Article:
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Smith Finds a Treasure in a Commonplace Book

By Schuyler Clemente '07

This past fall, after a chance encounter with a small auction house in the South and some subsequent sleuthing, Martin Antonetti, curator of rare books for the Mortimer Rare Book Room, bought a historian's equivalent of a rare jewel: the commonplace book of Grace Fisher, a girl who lived in Westhampton, Mass., in the early 19th century.

A commonplace book, top, kept by a Westhampton, Massachusetts, girl in the early 19th century is a newly prized acquisition of the Mortimer Rare Book Room. Curator Martin Antonetti, left, above photo, and Barbara Pelissier, right, president of the Westhampton Historical Society, plan to use the book in educational programming. Photos courtesy Daily Hampshire Gazette.

The commonplace book is "a genre of diary or personal notebook in which a person records all sorts of things that are significant to her," says Antonetti. "This book is typical of the period. It's something middle- and upper-class girls did as part of their upbringing." In this particular book, Grace Fisher penned diary passages, sketches and drawings and excerpts from letters, readings and sermons.

Very little is known about Grace Fisher. She was born in Westhampton in 1786 and lived to be only 23; she kept the commonplace book between 1799 and 1809, so it recorded her coming of age and is very helpful in seeing how she viewed her time in history. Antonetti posed a few questions that the book might address: "How did she see her place in society, Westhampton? What things were important to her? How did she change during the period of her youth and adolescence?"

Like Antonetti, Barbara Pelissier, president of the Westhampton Historical Society, is pleased to see the book return to the Pioneer Valley and excited to find another piece of the town's documented past. "We're hopefully going to find out more and more about Westhampton," she says.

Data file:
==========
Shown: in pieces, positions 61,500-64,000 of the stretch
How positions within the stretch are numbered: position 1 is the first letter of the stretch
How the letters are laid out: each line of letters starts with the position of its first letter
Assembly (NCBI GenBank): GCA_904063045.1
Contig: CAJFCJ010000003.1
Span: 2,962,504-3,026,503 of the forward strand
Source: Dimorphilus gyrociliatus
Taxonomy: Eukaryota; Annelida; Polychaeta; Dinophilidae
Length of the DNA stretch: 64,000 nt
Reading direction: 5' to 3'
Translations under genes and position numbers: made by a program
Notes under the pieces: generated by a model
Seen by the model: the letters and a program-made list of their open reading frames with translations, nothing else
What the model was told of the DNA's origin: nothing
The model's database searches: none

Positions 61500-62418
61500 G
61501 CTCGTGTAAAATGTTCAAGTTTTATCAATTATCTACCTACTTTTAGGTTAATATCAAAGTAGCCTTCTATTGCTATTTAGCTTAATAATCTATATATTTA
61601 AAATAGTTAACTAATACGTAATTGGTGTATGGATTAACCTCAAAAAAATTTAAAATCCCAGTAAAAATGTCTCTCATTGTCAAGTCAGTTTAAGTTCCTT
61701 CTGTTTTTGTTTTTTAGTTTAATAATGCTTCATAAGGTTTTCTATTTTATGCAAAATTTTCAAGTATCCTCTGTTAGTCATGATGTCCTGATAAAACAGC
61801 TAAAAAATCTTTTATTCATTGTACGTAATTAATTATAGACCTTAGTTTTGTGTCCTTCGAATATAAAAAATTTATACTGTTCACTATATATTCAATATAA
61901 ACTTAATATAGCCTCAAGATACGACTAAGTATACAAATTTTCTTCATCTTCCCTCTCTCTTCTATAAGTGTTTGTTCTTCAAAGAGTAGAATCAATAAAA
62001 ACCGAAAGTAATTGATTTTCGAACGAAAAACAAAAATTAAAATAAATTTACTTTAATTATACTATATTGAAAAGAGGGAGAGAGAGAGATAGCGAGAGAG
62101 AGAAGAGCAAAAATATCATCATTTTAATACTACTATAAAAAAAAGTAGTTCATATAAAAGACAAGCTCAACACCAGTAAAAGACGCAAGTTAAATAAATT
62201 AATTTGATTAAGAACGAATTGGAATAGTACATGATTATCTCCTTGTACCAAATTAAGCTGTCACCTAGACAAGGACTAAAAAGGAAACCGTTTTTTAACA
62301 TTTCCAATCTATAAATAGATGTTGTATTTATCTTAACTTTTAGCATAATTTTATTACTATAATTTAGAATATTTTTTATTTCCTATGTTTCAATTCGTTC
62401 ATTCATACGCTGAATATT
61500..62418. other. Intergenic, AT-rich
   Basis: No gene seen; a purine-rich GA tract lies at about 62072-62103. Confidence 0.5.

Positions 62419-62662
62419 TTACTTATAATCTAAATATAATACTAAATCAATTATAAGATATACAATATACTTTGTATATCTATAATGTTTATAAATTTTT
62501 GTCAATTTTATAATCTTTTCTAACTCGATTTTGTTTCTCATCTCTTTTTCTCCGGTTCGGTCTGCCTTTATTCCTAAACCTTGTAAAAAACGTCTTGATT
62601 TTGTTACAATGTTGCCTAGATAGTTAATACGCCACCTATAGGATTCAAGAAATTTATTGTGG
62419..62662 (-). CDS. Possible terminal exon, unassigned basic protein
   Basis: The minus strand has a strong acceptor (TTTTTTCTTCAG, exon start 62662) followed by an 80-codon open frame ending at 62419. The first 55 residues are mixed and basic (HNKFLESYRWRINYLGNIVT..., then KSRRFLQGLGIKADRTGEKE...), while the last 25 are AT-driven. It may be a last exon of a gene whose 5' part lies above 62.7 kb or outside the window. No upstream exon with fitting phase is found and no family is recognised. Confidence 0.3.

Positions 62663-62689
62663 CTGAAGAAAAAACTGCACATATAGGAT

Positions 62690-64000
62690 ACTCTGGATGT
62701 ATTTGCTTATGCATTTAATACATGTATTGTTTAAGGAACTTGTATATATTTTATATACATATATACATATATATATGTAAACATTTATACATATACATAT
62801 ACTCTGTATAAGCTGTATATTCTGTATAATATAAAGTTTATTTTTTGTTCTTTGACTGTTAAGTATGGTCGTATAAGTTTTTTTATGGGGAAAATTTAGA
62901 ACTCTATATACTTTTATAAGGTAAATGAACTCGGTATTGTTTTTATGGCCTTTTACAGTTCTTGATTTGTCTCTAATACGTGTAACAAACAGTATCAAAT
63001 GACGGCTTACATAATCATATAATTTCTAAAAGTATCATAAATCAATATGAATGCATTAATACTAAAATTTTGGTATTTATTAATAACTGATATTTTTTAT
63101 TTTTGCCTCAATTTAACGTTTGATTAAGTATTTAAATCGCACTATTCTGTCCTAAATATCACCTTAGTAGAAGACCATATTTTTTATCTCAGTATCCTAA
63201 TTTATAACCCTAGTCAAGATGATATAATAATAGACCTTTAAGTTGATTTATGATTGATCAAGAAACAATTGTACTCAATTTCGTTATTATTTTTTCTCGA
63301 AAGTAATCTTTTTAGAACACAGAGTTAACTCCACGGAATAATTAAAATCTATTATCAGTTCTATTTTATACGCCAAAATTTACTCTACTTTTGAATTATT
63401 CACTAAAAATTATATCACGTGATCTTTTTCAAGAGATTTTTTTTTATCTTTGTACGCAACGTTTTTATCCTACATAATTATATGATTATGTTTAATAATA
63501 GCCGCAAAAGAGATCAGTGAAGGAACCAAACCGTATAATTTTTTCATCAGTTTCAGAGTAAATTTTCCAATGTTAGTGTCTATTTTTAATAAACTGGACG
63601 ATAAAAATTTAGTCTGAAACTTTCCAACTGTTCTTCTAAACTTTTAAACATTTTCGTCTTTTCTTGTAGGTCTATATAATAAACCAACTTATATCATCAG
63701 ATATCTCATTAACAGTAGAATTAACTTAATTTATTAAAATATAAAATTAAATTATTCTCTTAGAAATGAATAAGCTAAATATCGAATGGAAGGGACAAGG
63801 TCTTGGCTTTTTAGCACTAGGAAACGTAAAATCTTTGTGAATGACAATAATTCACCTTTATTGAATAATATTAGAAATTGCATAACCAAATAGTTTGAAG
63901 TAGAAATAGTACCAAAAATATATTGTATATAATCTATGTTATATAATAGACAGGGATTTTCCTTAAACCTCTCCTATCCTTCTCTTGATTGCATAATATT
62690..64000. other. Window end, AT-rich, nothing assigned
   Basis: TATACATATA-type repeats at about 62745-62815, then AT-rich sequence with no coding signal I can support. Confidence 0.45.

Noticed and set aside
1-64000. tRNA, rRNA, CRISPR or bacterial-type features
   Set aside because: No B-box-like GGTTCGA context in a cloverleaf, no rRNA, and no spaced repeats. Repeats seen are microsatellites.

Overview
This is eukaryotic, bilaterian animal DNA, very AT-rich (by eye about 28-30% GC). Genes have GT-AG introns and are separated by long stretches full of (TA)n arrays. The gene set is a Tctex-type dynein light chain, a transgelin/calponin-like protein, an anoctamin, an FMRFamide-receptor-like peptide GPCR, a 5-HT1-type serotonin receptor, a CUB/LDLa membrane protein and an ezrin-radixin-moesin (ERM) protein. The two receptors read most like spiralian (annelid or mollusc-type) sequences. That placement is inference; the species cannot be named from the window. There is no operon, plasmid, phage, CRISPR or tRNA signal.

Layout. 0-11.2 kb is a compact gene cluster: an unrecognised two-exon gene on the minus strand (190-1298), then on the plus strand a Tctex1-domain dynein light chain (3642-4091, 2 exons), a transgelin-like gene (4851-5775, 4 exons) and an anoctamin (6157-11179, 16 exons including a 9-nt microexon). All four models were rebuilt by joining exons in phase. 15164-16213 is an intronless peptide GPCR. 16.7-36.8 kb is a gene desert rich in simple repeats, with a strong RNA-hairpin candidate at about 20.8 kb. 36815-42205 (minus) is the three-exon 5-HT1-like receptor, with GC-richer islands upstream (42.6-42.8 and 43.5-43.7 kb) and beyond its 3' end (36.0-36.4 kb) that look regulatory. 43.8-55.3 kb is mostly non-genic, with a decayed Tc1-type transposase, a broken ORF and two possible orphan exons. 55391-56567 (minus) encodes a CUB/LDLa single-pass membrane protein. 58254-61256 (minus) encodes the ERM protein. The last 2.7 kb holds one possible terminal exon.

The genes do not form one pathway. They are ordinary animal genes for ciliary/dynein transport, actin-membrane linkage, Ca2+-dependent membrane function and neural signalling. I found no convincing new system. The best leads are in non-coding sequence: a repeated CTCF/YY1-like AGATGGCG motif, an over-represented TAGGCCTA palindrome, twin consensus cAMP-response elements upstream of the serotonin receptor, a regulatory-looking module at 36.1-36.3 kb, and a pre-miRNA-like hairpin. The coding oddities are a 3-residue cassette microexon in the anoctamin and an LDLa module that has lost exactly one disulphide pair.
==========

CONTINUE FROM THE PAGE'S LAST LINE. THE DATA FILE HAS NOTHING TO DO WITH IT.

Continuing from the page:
"The local elementary and high schools will find many uses for it," she adds. Ideas for educational programming abound, including a plan to use a digitized version of the Grace Fisher book to explore the town's local history. Another project would be to have students start keeping diaries of their own.

"By doing journal exercises in the way they were done 200 years ago," says Antonetti, "the students can also explore the way they relate to their own places in society today."

One fact that struck Pelissier was that Grace was able to read and write at all, especially at the age of 14. "Thank goodness she was literate!" she notes.

The Mortimer Rare Book Room has other commonplace books in its collection, but they are mostly by European men; this is the earliest in the Rare Book Room by an American girl. In the book, Antonetti notes, Fisher muses on religion and in "a youthful way demonstrates a zest for life, which raises the pathos of the fact that she only lived to be 23." She also narrates an imagined scene between "Lady" and "Death" and comments on her place in society. Her comments, such as "How horrid is the tyranny of fashion!" and "Oh that the shackles of custom were once broken," suggest that she wasn't completely happy with the station of women at the time.

Ultimately, the book's rich historical value dwells in the insight it provides into people's lives some 200 years ago, for scholars, the local community and Smith students alike. "We collect the stuff of the past and put it in the hands of people to give them not only an immediate sense of history but also a sense of their own place within a larger temporal and cultural matrix. I'm certain," notes Antonetti, who plans to use the book in classes he teaches, "that this and other items like this can be among the catalysts for the intellectual transformation that is an integral part of the rich curricular experience Smith offers."

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